The President of Senate Mabel Chinomona has implored the government to consider training of Chiefs into marriage offices citing that marriage officers are few in the country and not easily accessible by everyone, Zim Morning Post has learnt.
Speaking before Parliamentary Women Caucus meeting aimed at unpacking the marriage bill in Harare on Monday, Chinomona said marriage officers are few in the country and not easily accessible by everyone and chiefs are now marriage officers hence they should be taken through training.
“Marriage Officers are few in the country and not easily accessible by everyone and the chiefs who are now marriage officers should be taken through training,”she said.
Chinomona said the review of the marriage bill was an opportunity for the government to review the country’s repressive marriage laws as well as the step towards the elimination of child marriages.
“Marriage bill gives the country an opportunity to review, reflect and change repressive marriage laws.”
“Child marriage is included in gender inequality, Zimbabwe is committed to eliminate child marriages by 2030,” she said.
Speaking at the same juncture, Professor Lovemore Madhuku said the current marriage bill has problems dealing with unregistered marriages as it does not define what an unregistered customary marriage is and not being able to effectively outlaw child marriages.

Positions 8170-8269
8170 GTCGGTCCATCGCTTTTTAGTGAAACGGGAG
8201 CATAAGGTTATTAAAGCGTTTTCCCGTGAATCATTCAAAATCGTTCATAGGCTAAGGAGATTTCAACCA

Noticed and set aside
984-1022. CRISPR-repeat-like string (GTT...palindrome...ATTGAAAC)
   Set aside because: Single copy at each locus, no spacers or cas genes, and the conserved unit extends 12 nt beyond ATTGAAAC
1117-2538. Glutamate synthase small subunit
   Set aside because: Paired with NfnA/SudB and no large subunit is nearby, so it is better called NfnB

“Marriages Bill has problems dealing with unregistered marriages, it does not define what an unregistered customary marriage is, it’s not strong in this case on effectively outlawing child marriages,” he said.
Currently, there are two distinct types of marriage that are legally recognized in Zimbabwe, Customary marriages, which are regulated by the Customary Marriages Act and these marriages are potentially polygamous, which means that husbands are allowed to marry more than one wife.
For a customary marriage to be valid, roora or lobola must have been paid or agreed upon, and the marriage must have been solemnized and registered by a magistrate or a chief.
There is also the Civil marriages, which are regulated by the Marriage Act.
These marriages are monogamous, which means that neither spouse can be married to anyone else while the marriage lasts. They are solemnized by magistrates and ministers of religion, and must be registered in a register kept by the Registrar-General.
Madhuku said most women without marriage certificates are recognized by the law as in partnership not in marriage.
“Research shows that most women without marriage certificates are majority, the law recognize them as in partnership not in marriages,” he said.
The government is currently reviewing the marriage bill and under clause 40 of the Bill, adult men and women who are not married to each other but who have lived together domestically will be regarded as partners in what will be known as a civil partnership.